LEEDS, ENGLAND - MAY 27: A general view outside an Amazon UK Services Ltd Warehouse at Leeds Distrib...
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Um, Amazon Is Destroying Thousands of Unused Books

New footage shows the online retailer destroying unused items, including books, TVs, and computers.

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Amazon has come under fire for mistreating employees, union-busting, and the destruction of book, home and sporting goods stores, among many other things. As if you didn’t need another reason not to shop there, now, undercover footage from Amazon’s Dunferline, Scotland warehouse from Britain’s ITV News shows the online retailer is also destroying thousands of perfectly good, unused items, including books and electronics.

The undercover video clip shows someone scanning a box with a laptop inside and the label “destroy,” pops up on the screen, instead of “delivery.” The video shows books still in plastic wrap, a cutlery set, and a pair of earrings in a pile of other items that are presumably going to be incinerated.

"From a Friday to a Friday our target was to generally destroy 130,000 items a week,” a former employee told ITV News. The employee said about half the items staff were being asked to destroy were unopened and still in shrink wrap.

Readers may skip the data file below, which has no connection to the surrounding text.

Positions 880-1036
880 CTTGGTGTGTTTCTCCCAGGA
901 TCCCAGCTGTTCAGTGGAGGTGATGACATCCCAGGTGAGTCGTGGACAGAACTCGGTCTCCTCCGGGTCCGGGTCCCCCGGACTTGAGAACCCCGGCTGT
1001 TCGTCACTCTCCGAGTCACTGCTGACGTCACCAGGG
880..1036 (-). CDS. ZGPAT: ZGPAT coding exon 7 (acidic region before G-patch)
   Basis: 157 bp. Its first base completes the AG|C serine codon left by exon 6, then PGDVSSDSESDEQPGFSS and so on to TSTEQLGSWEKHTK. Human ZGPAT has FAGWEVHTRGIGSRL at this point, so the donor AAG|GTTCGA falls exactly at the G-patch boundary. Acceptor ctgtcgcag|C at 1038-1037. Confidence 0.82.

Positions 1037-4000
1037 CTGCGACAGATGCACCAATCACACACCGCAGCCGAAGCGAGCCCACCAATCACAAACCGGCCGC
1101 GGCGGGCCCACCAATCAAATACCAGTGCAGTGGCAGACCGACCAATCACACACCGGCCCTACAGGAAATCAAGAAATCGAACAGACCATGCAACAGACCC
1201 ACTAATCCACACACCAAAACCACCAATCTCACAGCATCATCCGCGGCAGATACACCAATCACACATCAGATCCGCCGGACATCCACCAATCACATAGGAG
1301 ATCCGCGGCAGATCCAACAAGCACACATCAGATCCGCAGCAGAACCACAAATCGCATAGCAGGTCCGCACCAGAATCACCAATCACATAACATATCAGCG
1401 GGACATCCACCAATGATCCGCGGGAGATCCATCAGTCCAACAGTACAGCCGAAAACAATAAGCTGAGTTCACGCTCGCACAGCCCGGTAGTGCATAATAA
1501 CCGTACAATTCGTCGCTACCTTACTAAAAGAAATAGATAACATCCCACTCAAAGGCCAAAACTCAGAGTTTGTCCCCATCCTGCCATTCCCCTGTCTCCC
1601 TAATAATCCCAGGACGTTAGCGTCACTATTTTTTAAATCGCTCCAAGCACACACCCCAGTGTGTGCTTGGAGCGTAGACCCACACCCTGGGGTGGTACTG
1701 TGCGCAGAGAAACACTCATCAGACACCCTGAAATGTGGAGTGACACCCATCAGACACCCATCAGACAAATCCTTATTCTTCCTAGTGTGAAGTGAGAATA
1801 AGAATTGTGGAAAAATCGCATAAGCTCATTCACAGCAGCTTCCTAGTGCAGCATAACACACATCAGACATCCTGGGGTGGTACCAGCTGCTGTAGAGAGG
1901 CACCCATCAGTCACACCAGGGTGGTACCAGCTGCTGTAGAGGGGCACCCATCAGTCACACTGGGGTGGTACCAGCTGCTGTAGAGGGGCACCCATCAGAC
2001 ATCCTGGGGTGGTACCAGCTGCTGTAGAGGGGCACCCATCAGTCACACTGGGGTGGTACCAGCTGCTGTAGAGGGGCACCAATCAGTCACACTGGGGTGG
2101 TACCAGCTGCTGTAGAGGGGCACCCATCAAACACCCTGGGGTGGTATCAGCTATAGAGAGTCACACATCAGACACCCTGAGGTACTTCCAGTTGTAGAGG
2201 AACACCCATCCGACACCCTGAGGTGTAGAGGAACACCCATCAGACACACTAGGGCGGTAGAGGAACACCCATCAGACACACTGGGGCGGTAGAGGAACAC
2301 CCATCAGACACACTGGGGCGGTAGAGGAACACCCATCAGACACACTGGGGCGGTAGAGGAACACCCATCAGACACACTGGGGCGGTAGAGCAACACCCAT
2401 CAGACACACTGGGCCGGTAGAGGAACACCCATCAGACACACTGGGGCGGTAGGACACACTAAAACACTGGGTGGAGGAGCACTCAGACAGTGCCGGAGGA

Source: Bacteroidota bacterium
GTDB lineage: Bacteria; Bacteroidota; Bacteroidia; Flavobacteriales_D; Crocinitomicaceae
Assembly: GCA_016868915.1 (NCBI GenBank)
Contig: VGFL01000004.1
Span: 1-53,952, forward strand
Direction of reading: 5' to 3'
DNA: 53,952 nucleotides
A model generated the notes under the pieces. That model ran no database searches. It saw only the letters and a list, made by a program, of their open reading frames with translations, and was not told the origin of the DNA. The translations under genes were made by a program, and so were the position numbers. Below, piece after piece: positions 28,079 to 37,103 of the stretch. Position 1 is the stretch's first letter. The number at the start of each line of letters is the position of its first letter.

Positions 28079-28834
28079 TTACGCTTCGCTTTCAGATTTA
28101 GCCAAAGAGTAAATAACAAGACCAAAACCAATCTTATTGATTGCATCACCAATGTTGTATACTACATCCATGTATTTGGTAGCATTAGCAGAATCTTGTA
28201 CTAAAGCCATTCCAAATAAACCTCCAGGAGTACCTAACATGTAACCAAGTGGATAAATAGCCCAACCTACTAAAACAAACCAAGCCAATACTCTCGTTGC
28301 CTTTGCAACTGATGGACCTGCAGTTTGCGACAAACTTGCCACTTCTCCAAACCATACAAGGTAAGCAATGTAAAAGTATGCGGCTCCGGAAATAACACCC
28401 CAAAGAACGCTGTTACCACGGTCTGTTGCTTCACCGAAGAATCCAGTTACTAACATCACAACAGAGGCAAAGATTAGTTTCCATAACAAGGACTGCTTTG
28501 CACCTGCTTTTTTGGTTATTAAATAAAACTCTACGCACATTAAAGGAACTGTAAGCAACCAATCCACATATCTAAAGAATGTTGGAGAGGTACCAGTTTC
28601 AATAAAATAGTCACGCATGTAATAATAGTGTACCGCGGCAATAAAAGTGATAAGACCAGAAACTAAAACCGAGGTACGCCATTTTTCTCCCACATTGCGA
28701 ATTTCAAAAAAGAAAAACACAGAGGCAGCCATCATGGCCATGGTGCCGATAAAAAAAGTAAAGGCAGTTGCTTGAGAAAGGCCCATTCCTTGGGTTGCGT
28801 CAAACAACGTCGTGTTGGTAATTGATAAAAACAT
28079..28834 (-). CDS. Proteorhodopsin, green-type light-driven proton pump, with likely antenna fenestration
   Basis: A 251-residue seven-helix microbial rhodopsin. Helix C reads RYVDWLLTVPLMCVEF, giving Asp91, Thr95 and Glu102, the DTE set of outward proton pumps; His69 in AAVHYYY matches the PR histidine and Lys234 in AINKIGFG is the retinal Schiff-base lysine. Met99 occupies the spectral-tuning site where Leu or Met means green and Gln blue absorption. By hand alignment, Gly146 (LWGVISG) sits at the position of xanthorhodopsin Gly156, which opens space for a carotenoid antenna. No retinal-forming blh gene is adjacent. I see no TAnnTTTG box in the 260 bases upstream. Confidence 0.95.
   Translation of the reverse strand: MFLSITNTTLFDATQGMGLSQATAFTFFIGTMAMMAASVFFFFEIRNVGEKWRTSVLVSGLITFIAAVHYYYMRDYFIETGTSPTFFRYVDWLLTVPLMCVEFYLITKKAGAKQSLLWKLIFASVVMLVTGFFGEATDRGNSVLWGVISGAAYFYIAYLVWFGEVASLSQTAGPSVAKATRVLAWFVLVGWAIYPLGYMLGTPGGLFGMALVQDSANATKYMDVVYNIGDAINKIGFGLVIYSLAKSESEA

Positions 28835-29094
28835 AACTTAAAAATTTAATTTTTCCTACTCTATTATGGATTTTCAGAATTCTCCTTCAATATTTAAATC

Why is this happening? Amazon charges companies to store their goods in Amazon’s warehouse. According to CNBC, in 2019, Amazon charged 50 cents to return unsold inventory to sellers and 15 cents for disposal, so companies often pay to have the merchandise destroyed than to keep paying for the storage space.

This isn’t the first time there have been reports of the company destroying unused items: A French documentary found that Amazon destroyed more than 3 million products in 2018. In 2019, Amazon said it was creating a program for third-party sellers to easily donate unused merchandise that would be distributed to U.S. nonprofits. But according to the ITV News report, a leaked document from the warehouse showed more than 124,000 items marked “destroy,” in one week, compared to 28,000 items that were labeled for donation.

Amazon told The Verge that the ITV video was actually a video of a recycling center and that less than 1% of Amazon’s products are incinerated for “energy generation,” but with upwards of 12 million products, that’s still a lot of perfectly good products that are destroyed.

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